|Appears in Collections:||Faculty of Social Sciences Journal Articles|
|Peer Review Status:||Unrefereed|
|Title:||Citizenship and Museum Workers: a comparative study of Scotland, England and Wales|
|Publisher:||Engage, the National Association for Gallery Education|
|Citation:||McCall V (2013) Citizenship and Museum Workers: a comparative study of Scotland, England and Wales , Engage, 32.|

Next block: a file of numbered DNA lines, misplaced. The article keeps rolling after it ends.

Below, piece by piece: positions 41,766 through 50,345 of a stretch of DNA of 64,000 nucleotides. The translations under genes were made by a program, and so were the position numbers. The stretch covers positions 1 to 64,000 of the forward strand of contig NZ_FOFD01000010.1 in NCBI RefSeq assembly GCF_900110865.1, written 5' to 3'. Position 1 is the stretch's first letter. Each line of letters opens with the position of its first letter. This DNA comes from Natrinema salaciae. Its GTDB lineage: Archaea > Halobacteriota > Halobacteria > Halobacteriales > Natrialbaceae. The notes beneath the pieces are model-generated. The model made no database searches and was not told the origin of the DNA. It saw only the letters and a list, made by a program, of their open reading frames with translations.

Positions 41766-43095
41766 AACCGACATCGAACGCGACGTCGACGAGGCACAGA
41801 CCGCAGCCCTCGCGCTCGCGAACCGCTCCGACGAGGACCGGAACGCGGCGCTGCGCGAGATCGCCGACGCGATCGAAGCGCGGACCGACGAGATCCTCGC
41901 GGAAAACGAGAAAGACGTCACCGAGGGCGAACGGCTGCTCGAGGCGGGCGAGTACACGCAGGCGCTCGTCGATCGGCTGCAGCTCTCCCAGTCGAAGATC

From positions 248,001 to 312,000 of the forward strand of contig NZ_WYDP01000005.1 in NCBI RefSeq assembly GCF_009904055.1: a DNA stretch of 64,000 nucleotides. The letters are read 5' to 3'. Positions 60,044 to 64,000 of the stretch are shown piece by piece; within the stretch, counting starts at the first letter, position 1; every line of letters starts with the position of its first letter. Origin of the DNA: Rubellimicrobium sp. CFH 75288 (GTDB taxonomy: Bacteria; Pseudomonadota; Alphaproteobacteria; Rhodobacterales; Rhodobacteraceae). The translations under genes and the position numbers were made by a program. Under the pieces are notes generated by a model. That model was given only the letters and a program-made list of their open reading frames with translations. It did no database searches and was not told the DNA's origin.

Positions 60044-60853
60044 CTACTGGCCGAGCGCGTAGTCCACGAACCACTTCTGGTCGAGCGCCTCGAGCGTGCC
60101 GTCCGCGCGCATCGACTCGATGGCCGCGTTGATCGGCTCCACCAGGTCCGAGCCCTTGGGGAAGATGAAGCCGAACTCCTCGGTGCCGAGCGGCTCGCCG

|Abstract:||Citizenship has always been linked to culture andtherefore of concern to cultural services. There hasbeen a historical connection between culturalpolicy and a ‘civilising mission'. In recent years,policy expectations placed on cultural institutionshave gone beyond ‘traditional' cultural objectives,to include anything from tackling social exclusionto creating wider societal change. In regards topolicy this has included, as Gray puts it, ‘more orless anything else up to and including planning thekitchen sink.' Museums in particular have beencalled upon to encourage citizenship through ideasof social justice and belonging, amidst ongoingdebates on citizenship, inclusion and identity.|
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